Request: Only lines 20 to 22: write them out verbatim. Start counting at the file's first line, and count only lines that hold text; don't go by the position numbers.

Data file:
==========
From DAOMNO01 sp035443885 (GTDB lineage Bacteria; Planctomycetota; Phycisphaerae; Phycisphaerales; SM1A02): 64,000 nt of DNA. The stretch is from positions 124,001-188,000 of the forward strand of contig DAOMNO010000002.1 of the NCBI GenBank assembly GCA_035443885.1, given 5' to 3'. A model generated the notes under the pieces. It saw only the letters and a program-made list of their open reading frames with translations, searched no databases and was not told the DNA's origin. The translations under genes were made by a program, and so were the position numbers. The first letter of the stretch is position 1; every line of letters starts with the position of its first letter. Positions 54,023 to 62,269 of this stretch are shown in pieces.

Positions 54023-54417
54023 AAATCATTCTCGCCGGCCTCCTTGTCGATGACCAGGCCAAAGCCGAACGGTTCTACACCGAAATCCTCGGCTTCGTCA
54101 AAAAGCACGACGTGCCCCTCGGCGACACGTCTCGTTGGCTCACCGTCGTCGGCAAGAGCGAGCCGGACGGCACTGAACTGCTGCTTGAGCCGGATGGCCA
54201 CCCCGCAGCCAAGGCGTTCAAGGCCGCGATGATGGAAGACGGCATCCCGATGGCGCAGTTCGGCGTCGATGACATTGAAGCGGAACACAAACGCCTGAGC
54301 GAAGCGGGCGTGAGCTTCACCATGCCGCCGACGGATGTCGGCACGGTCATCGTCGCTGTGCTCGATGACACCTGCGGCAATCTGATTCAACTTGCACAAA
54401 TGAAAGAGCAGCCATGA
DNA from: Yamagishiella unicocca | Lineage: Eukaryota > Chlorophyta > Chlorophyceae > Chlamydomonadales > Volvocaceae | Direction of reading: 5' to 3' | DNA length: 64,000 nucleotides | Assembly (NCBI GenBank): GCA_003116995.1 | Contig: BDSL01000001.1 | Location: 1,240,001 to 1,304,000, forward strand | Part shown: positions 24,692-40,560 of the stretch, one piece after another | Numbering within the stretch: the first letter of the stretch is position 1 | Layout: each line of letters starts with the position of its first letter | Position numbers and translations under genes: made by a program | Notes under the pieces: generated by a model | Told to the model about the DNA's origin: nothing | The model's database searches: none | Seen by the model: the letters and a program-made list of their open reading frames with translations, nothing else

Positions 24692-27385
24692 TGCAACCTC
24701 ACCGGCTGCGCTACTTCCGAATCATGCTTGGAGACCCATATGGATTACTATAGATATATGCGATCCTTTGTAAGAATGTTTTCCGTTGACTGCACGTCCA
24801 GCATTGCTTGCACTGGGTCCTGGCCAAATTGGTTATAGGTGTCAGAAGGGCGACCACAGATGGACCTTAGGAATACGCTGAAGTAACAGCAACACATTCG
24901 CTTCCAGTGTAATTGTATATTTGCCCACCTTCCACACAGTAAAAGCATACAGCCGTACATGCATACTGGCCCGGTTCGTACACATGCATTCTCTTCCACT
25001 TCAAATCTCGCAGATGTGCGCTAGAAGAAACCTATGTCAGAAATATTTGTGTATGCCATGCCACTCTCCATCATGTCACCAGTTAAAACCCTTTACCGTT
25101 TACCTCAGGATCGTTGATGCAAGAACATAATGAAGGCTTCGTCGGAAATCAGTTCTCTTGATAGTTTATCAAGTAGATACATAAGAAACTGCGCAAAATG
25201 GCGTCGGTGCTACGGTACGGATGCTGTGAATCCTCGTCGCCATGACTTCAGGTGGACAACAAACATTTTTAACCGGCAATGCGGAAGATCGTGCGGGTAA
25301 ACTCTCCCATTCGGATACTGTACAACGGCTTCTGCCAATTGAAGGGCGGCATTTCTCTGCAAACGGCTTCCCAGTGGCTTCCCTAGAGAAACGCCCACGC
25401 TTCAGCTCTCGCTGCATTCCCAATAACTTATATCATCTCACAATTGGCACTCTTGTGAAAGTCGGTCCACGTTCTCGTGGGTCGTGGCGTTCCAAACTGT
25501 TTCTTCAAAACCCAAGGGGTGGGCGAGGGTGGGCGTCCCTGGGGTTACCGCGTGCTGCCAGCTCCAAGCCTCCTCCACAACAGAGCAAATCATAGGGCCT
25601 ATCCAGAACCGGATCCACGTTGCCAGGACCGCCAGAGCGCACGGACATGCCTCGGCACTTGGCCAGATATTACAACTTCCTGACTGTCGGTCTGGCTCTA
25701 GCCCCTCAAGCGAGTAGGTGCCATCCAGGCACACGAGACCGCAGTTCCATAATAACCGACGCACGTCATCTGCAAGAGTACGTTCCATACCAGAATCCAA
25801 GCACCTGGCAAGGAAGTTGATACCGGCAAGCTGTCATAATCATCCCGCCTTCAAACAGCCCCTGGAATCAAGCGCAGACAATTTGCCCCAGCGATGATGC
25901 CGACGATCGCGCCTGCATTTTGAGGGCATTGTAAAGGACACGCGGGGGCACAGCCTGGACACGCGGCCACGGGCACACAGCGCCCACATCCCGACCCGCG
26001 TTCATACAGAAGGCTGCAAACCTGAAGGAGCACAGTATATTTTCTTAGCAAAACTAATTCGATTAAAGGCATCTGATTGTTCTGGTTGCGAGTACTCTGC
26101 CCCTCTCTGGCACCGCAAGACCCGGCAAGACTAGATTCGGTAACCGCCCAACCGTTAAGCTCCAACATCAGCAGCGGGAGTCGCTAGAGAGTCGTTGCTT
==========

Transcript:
25601 ATCCAGAACCGGATCCACGTTGCCAGGACCGCCAGAGCGCACGGACATGCCTCGGCACTTGGCCAGATATTACAACTTCCTGACTGTCGGTCTGGCTCTA
25701 GCCCCTCAAGCGAGTAGGTGCCATCCAGGCACACGAGACCGCAGTTCCATAATAACCGACGCACGTCATCTGCAAGAGTACGTTCCATACCAGAATCCAA
25801 GCACCTGGCAAGGAAGTTGATACCGGCAAGCTGTCATAATCATCCCGCCTTCAAACAGCCCCTGGAATCAAGCGCAGACAATTTGCCCCAGCGATGATGC